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Former CNN anchor Don Lemon loses show after Elon Musk interview

President Joe Biden and former CNN anchor Don Lemon participate in a town hall-style interview in 2021. (White House photo)
President Joe Biden and former CNN anchor Don Lemon participate in a town hall-style interview in 2021. (White House photo)

Former CNN anchor Don Lemon has lost his newest gig before it even got off the ground.

On Wednesday, Lemon confirmed that his forthcoming web series on the social media platform X (formerly Twitter) was canceled by Elon Musk after an interview with the website’s owner got heated.

The 90-minute interview was filmed at Musk’s office in Austin, where his space exploration business SpaceX is headquartered, with both men taking different things out of the interview.

“We had a good conversation; clearly he felt differently,” Lemon said in a statement following the interview. “His commitment to a global town square where all questions can be asked and all ideas can be shared seems not to include questions of him from people like me.”

The specific questions that stoked Musk’s temper weren’t revealed by Lemon, though the news anchor said their conversation covered the U.S. Presidential election, his SpaceX business and other things. Lemon characterized his questions as “respectful and wide-ranging,” and said the interview will be released on YouTube next week.

Many were caught off-guard by the sudden cancellation of Lemon’s X show, which was announced earlier this year following his firing at CNN. Those who were surprised by the decision to drop Lemon’s show include sales executives at X / Twitter, who were already working to sell ad inventory against the program, according to a report from the New York Times.

Musk, who initially supported Lemon’s pursuit of a new web series, said this week that the initial development of the show resembled “CNN, but on social media.”

“[That] doesn’t work, as evident by the fact that CNN is dying,” Musk remarked. “And, instead of it being the real Don Lemon, it was really just Jeff Zucker talking through Don, so it lacked authenticity.”

Lemon and Zucker were both pushed out of CNN following separate and unrelated scandals. Zucker, who worked as CNN’s global president, was revealed to have developed a consensual but otherwise undisclosed relationship with a subordinate at the network. The relationship was grounds for his termination, officials at CNN said.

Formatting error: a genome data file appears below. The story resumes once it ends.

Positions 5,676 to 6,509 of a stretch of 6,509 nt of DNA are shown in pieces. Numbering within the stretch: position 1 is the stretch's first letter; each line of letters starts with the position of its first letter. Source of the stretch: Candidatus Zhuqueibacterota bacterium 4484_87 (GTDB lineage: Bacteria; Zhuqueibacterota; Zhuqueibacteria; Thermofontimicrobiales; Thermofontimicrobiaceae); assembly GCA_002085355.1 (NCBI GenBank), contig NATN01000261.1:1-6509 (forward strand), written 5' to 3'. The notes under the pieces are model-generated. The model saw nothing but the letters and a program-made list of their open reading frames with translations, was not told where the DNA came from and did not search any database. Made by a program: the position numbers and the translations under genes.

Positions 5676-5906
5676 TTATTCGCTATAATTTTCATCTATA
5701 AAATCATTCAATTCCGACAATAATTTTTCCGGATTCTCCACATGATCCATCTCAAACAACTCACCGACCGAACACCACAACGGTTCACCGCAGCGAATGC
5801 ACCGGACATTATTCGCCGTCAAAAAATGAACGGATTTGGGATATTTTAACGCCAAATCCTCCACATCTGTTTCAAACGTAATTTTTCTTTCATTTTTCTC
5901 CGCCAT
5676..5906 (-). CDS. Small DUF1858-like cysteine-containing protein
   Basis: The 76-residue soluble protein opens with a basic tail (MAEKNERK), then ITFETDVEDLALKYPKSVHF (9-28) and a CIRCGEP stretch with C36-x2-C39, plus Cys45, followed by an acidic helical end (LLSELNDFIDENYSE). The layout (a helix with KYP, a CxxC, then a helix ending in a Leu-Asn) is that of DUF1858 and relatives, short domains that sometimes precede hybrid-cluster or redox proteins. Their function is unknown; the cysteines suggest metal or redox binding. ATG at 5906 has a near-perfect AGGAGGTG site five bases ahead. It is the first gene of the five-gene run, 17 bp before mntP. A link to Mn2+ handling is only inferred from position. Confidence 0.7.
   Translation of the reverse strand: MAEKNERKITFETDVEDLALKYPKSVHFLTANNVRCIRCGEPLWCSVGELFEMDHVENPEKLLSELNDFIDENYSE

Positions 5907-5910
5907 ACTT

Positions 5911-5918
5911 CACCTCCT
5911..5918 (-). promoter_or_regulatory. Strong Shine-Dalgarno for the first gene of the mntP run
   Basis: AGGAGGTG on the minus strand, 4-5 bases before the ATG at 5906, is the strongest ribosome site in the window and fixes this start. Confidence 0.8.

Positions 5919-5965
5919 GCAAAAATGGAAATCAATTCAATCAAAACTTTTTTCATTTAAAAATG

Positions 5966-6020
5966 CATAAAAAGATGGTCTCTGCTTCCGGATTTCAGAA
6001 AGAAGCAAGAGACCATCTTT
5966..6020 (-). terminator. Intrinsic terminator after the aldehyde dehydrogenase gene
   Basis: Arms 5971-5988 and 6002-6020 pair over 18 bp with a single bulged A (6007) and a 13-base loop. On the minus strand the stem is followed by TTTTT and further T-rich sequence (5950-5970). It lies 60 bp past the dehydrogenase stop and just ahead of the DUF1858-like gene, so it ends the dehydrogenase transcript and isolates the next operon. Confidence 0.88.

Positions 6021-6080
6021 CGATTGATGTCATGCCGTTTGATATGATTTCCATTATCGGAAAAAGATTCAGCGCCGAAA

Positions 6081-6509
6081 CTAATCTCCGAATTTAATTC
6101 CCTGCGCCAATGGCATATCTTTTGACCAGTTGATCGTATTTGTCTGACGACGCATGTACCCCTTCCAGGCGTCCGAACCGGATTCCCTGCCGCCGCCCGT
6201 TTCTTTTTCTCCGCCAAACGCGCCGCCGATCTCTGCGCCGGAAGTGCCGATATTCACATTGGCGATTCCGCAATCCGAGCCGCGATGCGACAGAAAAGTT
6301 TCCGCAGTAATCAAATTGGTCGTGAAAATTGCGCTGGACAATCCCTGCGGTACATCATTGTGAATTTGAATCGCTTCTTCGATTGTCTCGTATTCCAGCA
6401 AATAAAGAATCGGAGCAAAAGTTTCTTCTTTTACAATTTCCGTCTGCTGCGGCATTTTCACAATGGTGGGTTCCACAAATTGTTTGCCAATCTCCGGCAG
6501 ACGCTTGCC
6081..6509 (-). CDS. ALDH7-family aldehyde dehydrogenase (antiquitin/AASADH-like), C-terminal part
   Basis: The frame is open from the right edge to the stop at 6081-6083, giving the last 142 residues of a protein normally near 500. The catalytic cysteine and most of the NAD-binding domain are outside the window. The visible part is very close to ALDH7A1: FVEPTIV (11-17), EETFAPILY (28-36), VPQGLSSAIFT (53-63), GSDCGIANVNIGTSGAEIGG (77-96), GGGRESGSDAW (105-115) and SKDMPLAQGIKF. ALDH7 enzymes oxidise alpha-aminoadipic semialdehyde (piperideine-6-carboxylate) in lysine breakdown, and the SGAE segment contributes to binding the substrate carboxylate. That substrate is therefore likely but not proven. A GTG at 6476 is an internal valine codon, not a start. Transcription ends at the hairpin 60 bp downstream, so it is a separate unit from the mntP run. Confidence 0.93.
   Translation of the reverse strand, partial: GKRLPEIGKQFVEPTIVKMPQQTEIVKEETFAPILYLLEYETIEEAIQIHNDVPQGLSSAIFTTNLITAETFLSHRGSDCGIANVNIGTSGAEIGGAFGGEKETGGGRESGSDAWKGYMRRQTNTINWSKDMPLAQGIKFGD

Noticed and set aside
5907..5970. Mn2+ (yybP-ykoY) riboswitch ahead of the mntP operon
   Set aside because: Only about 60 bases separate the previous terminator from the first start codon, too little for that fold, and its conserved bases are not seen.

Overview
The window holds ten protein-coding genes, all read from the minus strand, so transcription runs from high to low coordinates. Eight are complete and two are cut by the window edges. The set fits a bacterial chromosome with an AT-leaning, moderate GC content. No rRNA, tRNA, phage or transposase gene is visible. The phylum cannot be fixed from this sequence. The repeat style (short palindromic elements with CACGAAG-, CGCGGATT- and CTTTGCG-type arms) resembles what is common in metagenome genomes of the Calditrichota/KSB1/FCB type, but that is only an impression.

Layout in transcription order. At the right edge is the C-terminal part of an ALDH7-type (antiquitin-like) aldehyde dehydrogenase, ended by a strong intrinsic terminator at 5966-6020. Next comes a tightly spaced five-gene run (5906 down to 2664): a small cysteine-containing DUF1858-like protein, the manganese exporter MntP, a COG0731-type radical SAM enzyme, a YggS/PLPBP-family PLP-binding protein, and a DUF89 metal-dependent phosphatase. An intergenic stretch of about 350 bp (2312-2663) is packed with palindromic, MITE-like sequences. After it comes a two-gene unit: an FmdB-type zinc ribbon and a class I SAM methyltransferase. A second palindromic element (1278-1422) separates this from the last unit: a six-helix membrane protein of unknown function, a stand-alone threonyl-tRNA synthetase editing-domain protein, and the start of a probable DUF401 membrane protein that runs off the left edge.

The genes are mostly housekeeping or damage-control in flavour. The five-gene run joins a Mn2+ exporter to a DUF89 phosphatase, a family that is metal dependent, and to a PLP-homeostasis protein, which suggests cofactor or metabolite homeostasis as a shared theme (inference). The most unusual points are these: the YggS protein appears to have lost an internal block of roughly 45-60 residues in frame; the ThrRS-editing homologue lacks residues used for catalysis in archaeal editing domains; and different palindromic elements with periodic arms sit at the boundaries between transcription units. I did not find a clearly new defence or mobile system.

Lemon was dismissed several weeks after entertainment trade publication Variety published a lengthy profile that detailed allegations of harassment and misogyny by the CNN morning host during his career at the network. Shortly after the report was published online, executives said the network couldn’t corroborate some allegations against Lemon — but the story became too much of a distraction for CNN, and he was dismissed after failing to meet with his managers on the matter.

Musk and X /Twitter never agreed to a formal contract with Lemon for his show, according to people familiar with the issue, and the company said he was free to distribute a self-produced show through their platform if he wishes.

“The Don Lemon Show is welcome to publish its content on X, without censorship, as we believe in providing a platform for creators to scale their work and connect with new communities,” a spokesperson for X / Twitter said in a statement. However, like any enterprise, we reserve the right to make decisions about our business partnerships, and after careful consideration, X (Twitter) decided not to enter into a commercial partnership with the show.”

In a separate statement, a spokesperson for Lemon said there was some kind of paid agreement for the show, and that he “expects to be paid for it,” even if the show does not proceed as planned.

“If we have to go to court, we will,” the spokesperson warned.

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About the Author:

Matthew Keys

Matthew Keys is a nationally-recognized, award-winning journalist who has covered the business of media, technology, radio and television for more than 10 years. He is the publisher of The Desk and contributes to Know Techie, Digital Content Next and StreamTV Insider. He previously worked for Thomson Reuters, the Walt Disney Company, McNaughton Newspapers and Tribune Broadcasting.
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